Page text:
One particular type of lead-acid battery is the absorbed glass mat (AGM) battery. In this type of battery, a fibrous glass mat is used in the separator between the plates, and also holds the electrolyte in place between the plates by absorbing the electrolyte into the mat. This reduces the amount of electrolyte necessary, since the interior of the battery need not be completely flooded with electrolyte, and has other advantages.

Nonwoven mats are used for other purposes in lead-acid batteries as well. Improved glass mat materials are desired.

BRIEF SUMMARY OF THE INVENTION

According to one aspect, a battery comprises at least two electrodes and an electrolyte, and a nonwoven glass fiber mat within the battery. The nonwoven glass fiber mat comprises glass microfibers having a diameter between 0.2 and 5.0 microns, the glass microfibers having a biosolubility index of not more than 2.20.

According to another aspect, glass compositions exhibit a desirable combination of acid resistance, durability in white water, and biosolubility. This combination may improve the economical production of a glass fiber mat having good absorption properties, as may be especially useful in a battery separator. For example, a glass composition may consist essentially of

    • 64.5-69.5 mol percent SiO2;
    • 0.5-1.7 mol percent Al2O3;
    • 5.0-7.5 mol percent B2O3;
    • 14.0-17.0 mol percent Na2O+K2O;
    • 0.8-1.2 mol percent F; and
    • 7.5-12 mol percent CaO+MgO;

      and have an acid durability index of at least 1.95, a white water durability index of at least 1.85, and a biosolubility index of no more than 2.20, as those indexes are defined herein.

BRIEF DESCRIPTION OF THE DRAWINGS

FIG. 1 illustrates an exploded perspective view of a lead-acid battery cell, in accordance with embodiments of the invention.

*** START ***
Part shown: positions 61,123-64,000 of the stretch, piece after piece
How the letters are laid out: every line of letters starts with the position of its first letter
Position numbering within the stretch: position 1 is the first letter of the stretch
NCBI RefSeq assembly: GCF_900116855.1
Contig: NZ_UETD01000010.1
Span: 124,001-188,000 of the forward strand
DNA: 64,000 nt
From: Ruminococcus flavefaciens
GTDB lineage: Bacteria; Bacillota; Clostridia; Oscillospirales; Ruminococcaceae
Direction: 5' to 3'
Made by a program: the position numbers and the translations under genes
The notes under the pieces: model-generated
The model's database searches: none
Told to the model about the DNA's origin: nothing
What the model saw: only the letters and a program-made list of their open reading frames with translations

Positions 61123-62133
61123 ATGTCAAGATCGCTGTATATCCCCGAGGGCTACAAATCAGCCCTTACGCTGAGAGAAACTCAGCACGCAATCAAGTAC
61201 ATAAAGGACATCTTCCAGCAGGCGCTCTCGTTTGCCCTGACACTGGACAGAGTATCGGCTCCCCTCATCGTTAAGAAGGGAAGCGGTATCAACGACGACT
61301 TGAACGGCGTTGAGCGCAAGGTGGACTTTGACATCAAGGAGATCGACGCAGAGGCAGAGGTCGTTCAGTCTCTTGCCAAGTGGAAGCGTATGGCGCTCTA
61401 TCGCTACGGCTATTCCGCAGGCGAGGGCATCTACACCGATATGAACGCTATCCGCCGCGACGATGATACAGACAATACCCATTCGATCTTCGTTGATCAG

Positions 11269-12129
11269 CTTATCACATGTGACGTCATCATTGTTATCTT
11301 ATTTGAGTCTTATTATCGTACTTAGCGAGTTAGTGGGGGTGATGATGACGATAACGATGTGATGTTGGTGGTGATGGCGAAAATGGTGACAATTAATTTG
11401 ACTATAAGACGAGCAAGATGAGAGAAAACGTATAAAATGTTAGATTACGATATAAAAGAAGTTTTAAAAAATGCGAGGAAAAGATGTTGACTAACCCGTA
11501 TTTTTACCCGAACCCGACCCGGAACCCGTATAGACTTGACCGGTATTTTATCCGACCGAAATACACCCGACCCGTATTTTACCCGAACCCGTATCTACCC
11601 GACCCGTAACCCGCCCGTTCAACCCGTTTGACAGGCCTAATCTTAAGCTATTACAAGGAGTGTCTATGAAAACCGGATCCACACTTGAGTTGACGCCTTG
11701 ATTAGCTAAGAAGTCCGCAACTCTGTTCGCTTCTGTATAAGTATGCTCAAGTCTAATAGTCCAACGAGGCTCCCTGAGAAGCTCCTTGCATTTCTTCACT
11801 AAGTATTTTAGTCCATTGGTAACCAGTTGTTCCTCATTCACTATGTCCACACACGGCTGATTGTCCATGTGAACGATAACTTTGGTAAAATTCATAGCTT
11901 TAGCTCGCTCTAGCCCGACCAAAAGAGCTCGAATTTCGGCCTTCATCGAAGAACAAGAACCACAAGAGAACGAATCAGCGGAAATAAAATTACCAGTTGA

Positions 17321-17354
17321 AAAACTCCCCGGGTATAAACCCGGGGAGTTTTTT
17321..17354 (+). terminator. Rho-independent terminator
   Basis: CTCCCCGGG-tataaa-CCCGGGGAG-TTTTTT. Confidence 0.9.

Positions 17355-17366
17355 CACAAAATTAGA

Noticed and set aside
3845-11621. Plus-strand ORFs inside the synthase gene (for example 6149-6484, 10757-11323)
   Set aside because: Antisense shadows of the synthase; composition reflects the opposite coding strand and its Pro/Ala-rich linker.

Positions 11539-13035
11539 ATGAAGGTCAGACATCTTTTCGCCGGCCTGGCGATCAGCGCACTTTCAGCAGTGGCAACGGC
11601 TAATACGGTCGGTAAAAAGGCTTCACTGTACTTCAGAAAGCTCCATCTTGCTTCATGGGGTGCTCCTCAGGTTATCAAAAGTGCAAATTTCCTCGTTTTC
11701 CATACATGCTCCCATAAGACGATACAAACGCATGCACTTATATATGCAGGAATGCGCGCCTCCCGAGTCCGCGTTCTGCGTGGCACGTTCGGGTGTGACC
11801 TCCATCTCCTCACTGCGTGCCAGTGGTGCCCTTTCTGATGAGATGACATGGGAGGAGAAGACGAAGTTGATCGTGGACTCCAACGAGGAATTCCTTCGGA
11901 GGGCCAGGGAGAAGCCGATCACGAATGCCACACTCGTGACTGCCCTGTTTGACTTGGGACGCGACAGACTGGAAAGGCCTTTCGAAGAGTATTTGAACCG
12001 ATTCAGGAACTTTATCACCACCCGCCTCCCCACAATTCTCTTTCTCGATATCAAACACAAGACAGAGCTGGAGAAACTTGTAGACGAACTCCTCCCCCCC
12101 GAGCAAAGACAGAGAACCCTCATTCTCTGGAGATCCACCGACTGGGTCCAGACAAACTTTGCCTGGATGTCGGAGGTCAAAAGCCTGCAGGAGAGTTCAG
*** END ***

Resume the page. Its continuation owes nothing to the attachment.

FIG. 2 illustrates a cross section view of the lead-acid battery cell of FIG. 1.

FIG. 3 illustrates an example process for the production of battery plates or electrodes.

FIG. 4 and FIG. 5 show the normalized average mass loss for a glass type according to an embodiment of the invention and two comparative examples, at pH=7 and pH=2 respectively.

FIG. 6 shows the wicking length for sulfuric acid on glass mats containing glass microfiber of the compositions according to the embodiment and the two comparative examples of FIGS. 4 and 5.

DETAILED DESCRIPTION OF THE INVENTION

FIG. 1 illustrates an exploded partial view of a lead-acid battery cell 200, and FIG. 2 illustrates a cross-section assembled view of cell 200. Cell 200 may be, for example, comprised in a flooded lead-acid battery or an AGM battery. Each cell 200 may provide an electromotive force (emf) of about 2.1 volts. Often, batteries use several such cells connected in series to generate higher voltages. For example, a battery may include three cells 200 connected in series to provide an emf of about 6.3 volts, or may include six cells 200 connected in series to provide an emf of about 12.6 volts.

Example cell 200 includes a positive plate or electrode 202 and a negative plate or electrode 212 separated by battery separator 220 so as to electrically insulate the electrodes 202 and 212. Positive electrode 202 may include a grid or conductor 206 of lead alloy material. A positive active material 204, such as lead dioxide, is typically coated or pasted on grid 206. Grid 206 is also typically electrically coupled with a positive terminal 208. Grid 206 provides structural support for the positive active material 204 along with electrical conductivity to terminal 208.